SANS 401 exam - advice needed

zeteczetec Member Posts: 4 ■■□□□□□□□□
edited October 2019 in GIAC
The other day I failed my 401 at the second attempt. I scored 66%, which was a mere 2% improvement on my first attempt back in August. I suspect that my index was way too long (87 pages) , overly detailed and basically not structured in a way that would derive maximum advantage. During both exams (and indeed in both practice tests) I seemed to spend an inordinate amount of time looking for information I know I had captured somewhere. Can anyone offer any useful advice on how I can restructure my material so that I can reduce the amount of time that I am searching for information as opposed to actually devoting the scarce time to thinking? Thanks in advance 👍


  • iBrokeITiBrokeIT Member Posts: 1,318 ■■■■■■■■■□
    You need to actually comprehend the material and rely on your index less.  I would turn those 87 pages in flash cards for practicing with and the cut your index down to 15 pages or less.
    2019: GPEN | GCFE | GXPN | GICSP | CySA+ 
    2020: GCIP | GCIA 
    2021: GRID | GDSA | Pentest+ 
    2022: GMON | GDAT
    2023: GREM  | GSE | GCFA

    WGU BS IT-NA | SANS Grad Cert: PT&EH | SANS Grad Cert: ICS Security | SANS Grad Cert: Cyber Defense Ops SANS Grad Cert: Incident Response
  • cyberguyprcyberguypr Mod Posts: 6,927 Mod
    I concur with iBrokeIT. The case here seems to be lack of understanding of the material. Although I don't think any index will help with this, I am curious as to how you laid it out. Also curious how long ago you took the class and what your background is. 
  • JDMurrayJDMurray Admin Posts: 12,900 Admin
    The index is only to be used during the exam for topics that you are not clear on. You should only need to use your index about every 7-10 exam items if you know the material well.

    Were you able to complete the exam in the given time or did you run short of time? It sounds like you were spending most of your time flipping pages.
  • zeteczetec Member Posts: 4 ■■□□□□□□□□
    Thanks JD. No, I didn’t run out of time, but seemed to be constantly against the clock. In retrospect, I think my approach was wrong. Very frustrating as I scored 72% on 2nd practice exam. 
  • cyberguyprcyberguypr Mod Posts: 6,927 Mod
    @zetec care to discuss why you disagree with? 
  • JDMurrayJDMurray Admin Posts: 12,900 Admin
    zetec said:
    Very frustrating as I scored 72% on 2nd practice exam. 

    I would consider the GIAC practice exams as a measure of how well you know the material and not as a predictor of what score you will likely receive on the actual exam. Practice exams are almost always "teaching aides" and not "readiness predictors."
  • zeteczetec Member Posts: 4 ■■□□□□□□□□
    Ok, cheers JD. Contrary to other somewhat negative comments received, which questioned my understanding of the material and I strongly refute, I found your insight to be useful. Any suggestions on how to keep my knowledge current in light of the fact that I have used up both practice exams? Thanks again.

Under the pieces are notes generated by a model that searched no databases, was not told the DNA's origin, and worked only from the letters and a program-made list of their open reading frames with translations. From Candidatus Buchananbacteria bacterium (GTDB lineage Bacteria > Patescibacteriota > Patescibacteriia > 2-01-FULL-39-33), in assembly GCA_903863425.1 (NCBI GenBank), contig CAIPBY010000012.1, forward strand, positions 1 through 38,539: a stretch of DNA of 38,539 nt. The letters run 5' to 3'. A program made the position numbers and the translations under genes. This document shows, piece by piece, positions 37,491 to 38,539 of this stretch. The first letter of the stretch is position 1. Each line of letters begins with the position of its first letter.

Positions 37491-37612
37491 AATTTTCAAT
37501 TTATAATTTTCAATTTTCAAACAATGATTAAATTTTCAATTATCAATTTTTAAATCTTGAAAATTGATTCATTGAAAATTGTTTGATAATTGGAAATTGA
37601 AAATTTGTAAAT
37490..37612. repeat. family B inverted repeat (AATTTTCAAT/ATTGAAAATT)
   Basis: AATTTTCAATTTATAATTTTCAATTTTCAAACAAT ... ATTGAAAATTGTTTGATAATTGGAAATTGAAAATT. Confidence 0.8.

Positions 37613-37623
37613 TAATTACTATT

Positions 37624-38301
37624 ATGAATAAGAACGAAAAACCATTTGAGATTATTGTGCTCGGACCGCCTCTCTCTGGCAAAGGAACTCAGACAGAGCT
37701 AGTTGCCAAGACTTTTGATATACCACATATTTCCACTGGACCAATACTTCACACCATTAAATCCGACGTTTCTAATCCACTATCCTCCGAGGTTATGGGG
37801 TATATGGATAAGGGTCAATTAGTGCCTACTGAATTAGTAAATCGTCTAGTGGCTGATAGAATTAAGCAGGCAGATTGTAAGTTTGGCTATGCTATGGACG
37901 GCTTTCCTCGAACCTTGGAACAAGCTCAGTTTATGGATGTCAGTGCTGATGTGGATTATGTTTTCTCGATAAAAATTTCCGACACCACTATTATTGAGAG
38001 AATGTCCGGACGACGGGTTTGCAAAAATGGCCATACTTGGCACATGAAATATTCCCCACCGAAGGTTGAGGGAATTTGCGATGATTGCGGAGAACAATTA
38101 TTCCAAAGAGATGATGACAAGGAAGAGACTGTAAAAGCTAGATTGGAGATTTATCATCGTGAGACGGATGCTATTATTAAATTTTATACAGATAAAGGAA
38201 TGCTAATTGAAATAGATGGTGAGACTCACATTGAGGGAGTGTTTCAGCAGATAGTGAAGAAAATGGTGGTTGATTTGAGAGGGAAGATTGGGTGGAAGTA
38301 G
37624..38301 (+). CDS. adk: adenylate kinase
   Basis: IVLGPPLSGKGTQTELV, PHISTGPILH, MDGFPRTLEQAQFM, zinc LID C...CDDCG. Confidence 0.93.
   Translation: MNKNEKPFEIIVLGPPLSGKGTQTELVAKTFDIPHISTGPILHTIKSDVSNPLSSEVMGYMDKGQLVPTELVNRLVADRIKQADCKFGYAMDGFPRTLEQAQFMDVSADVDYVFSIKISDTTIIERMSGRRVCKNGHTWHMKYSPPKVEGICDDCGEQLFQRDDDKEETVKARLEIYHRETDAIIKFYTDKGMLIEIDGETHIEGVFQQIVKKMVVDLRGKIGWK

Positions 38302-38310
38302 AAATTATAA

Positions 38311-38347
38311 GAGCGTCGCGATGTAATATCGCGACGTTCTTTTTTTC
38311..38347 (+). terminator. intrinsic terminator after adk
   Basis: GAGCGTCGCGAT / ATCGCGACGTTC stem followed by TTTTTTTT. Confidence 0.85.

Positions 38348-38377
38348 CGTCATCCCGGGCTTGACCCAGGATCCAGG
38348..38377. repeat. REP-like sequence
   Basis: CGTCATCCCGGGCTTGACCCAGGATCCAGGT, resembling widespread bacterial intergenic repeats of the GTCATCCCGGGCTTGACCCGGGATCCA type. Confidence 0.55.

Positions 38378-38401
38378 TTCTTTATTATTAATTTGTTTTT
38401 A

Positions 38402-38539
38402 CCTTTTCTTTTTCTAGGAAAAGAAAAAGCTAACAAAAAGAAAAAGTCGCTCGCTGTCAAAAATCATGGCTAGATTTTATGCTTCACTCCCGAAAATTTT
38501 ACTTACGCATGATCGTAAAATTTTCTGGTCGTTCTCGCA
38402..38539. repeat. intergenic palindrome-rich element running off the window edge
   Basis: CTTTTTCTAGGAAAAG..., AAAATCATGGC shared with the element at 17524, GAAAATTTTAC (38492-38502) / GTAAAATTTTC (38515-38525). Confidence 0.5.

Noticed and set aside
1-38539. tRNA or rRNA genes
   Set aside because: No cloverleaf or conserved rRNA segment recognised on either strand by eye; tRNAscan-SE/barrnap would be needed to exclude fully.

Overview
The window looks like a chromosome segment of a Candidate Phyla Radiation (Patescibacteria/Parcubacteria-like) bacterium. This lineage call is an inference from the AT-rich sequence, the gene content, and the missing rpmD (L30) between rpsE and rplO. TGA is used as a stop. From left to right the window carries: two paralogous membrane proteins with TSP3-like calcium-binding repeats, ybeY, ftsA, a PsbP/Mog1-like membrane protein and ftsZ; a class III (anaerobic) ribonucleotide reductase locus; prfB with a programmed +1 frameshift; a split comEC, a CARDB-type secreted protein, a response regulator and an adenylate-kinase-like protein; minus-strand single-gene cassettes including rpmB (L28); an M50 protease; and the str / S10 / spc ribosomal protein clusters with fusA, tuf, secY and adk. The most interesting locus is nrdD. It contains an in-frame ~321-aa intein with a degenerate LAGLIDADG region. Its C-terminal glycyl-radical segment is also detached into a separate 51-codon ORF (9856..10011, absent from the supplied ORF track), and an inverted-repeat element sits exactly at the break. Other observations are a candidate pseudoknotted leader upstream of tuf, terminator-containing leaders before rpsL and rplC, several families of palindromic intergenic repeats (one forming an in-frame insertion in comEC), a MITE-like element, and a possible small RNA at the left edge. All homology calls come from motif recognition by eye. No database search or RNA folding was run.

• quogue66quogue66 Member Posts: 193 ■■■■□□□□□□
    There is a lot of material covered in the 6 books for SEC401.  That being said I think 87 pages is too much.  I over-index my books and most of my indexes are around 32 pages for 5 books so I would say that 40 pages would be the max for GSEC.  I've taken the GSEC exam and I've restudied the GSEC material for the GSE multiple choice exam so the material is pretty fresh in my mind.  How much time have you spent reading the material and doing the labs?  I usually read the books and do the labs three times before taking the exam.  I create a color coordinated index of all terms for the entire course (yellow=book 1, orange= book 2, etc) and then I create a table of contents for each book and tape it to the inside cover.  The only thing in my GSEC index was the term and page number.  I also take a marker and I color the end of the books so I can quickly grab the right book if they are stacked on top of each other.  Another thing to look at is your score on the GIAC site.  Which areas are you weakest on?
  • zeteczetec Member Posts: 4 ■■□□□□□□□□
    Thanks quogue66, that’s helpful. I worked really hard on the books. I would say I devoted well in excess of 200 hours. I have a tendency to want to understand the lot, so Rarely rarely did I skim pages. The colour coordination is definitely a good shout. I have dabbled with that but not in a systematic basis. As for scores for all 4 exams, there are wild fluctuations on my scoring in a fair few of the 32 models. So, for example, where I scored say 1 or 2 out of 5 I would naturally target those, however to my surprise I found that others where I I thought I was strong, I suffered a reduction in correct answers.Lesson learned: don’t neglect what you think you know.  My scores for all 4 attempts (practice tests and real) were (in chronological order) as follows:- 56% (1st practice test), 64% (1st exam), 72% (2nd pt), 66% (2nd exam). Finally, I definitely need to do the labs a few more times. I’ve only completed them once, so thanks for that advice.